3. Show students their academic progress, at a granular level: what marks they have for each assignment and how that contributes to their overall progress
  4. Ability to track own academic progress – get marks, compare own marks across modules and years
  5. Monitor student progress (provide overall picture of student performance and alert to potential problems)
  6. Could there be an area showing their student performance?
  7. Real-time, or near real-time updates on progress
  8. At a glance views of progress against criteria (such as assessment), links to personal progression tracking, and ‘useful’ traffic-light style
  9. Overview of essay marks, including marks for research skills, writing skills, originality etc. -> ability to compare to previous essay marks
  10. Access to formative and summative marks, and feedback
  11. Performance data: grades
  12. Performance data against entry profile and previous performance
  13. An integrated view of a student’s study career, from the programme level to the course/module level
  14. What does the rating mean?

Comparing academic progress

  1. Academic “performance” in relation to others on cohort, possibly to previous cohorts and grade predication
  2. Crucially, should be able to compare their data both to themselves over weeks/months/years of study, but also to the ‘average’ behaviour of the cohort with whom they study.
  3. Answering the question: “Am I in line with my cohort, both now and preferably historically too?”
  4. Comparison. How is your progress compared to others – in the class, best in class, last year’s class etc?
  5. Leaderboards? Actually I hate them but my research shows that for some classes of student they do encourage engagement.
  6. Benchmarking the student academic performance with peers
  7. Ability to compare essay marks to average marks of cohort
  8. Where would 1st class degree attainment be on the line – and 2nd class, 3rd class and so on?

Monitoring engagement

  1. Look at interactions/activity they have taken part in on VLE and/or other systems, number of journals accessed online/in the library
  2. Activity data on attendance, VLE usage and library…and if there are appropriate comparators then that

Useful information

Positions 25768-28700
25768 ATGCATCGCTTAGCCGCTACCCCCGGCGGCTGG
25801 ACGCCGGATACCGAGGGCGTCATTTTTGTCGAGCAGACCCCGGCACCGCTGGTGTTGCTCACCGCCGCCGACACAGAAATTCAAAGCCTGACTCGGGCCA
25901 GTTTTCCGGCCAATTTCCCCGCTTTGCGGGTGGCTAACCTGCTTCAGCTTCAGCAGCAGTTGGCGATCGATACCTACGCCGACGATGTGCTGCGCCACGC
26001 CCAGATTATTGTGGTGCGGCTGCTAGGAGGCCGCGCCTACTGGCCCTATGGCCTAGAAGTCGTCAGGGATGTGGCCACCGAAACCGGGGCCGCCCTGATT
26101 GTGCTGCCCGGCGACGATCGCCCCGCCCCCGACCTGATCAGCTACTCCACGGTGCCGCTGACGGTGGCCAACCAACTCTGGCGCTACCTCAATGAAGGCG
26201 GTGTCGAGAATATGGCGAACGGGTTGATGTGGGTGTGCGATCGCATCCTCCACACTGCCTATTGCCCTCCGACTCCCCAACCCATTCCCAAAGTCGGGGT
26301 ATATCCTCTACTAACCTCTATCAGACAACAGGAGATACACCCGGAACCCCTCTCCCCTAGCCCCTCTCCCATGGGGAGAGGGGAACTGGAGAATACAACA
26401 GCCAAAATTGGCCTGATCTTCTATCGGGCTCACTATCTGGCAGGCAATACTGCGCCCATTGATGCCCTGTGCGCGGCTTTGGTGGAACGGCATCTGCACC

1. A ‘calendar plus’ function that tells you not just what your lectures are for the day, but what other activities there are around campus – sports classes, clubs, if certain lecturers have office hours, if there are free computers in the computer lab, etc. Needs to both respond to where you are on campus, as well as make suggestions based on how much time you have to spare as well as where you are at the moment. For example, ‘You have an hour until your next lecture – why not boost your ‘library score’ and visit there for a little while, or go talk to Professor Blogs since she has office hours’.
  2. Have information on the university’s important events and useful revision techniques
  3. Easy and better access to learning resources

Action
Prompts and suggestions

  1. Student should know what to do next
  2. Provide a visual representation of the chosen metric at a granular enough level that student activity can clearly precipitate change
  3. Potential outcomes and necessary effort – predict 2:2 do this well here and here and get a 2:2
  4. Recommendations of training courses and resources based on essay marks
  5. Prompts to regular self-assessment of research skills, writing skills, presentation skills etc. -> allow students to take responsibility for learning/progress
  6. Provide students with a ‘to do’ list, showing what they have to do and by when. The difficulty here is making it all inclusive
  7. Right now immediately after reading this text, what do you expect students to actually do
  8. Give students access to people who can help them and identify the specific kinds of help that can be provided
  9. Tips to improve performance, what to do next
  10. Gives information on how to improve not just/only status
  11. Diagnostics. The system should be able to see where I’m not doing well and point me to support materials. E.g you don’t seem to be doing well at this bit if the syllabus – or you don’t seem to be doing well at more analytic questions…
  12. A recommendations aspect based on past use (and how others behave) – based on this module/this paper/this time of studying, we recommend that you consider this topic/this other article/this prime study time
  13. Have information on ways they could improve their student engagement

Communication

  1. A ‘question’ function to send concerns to the academic personal tutor or other intermediary
  2. Identify effective communication strategies
  3. Facilitating interactive and better Communications with academic and admin staff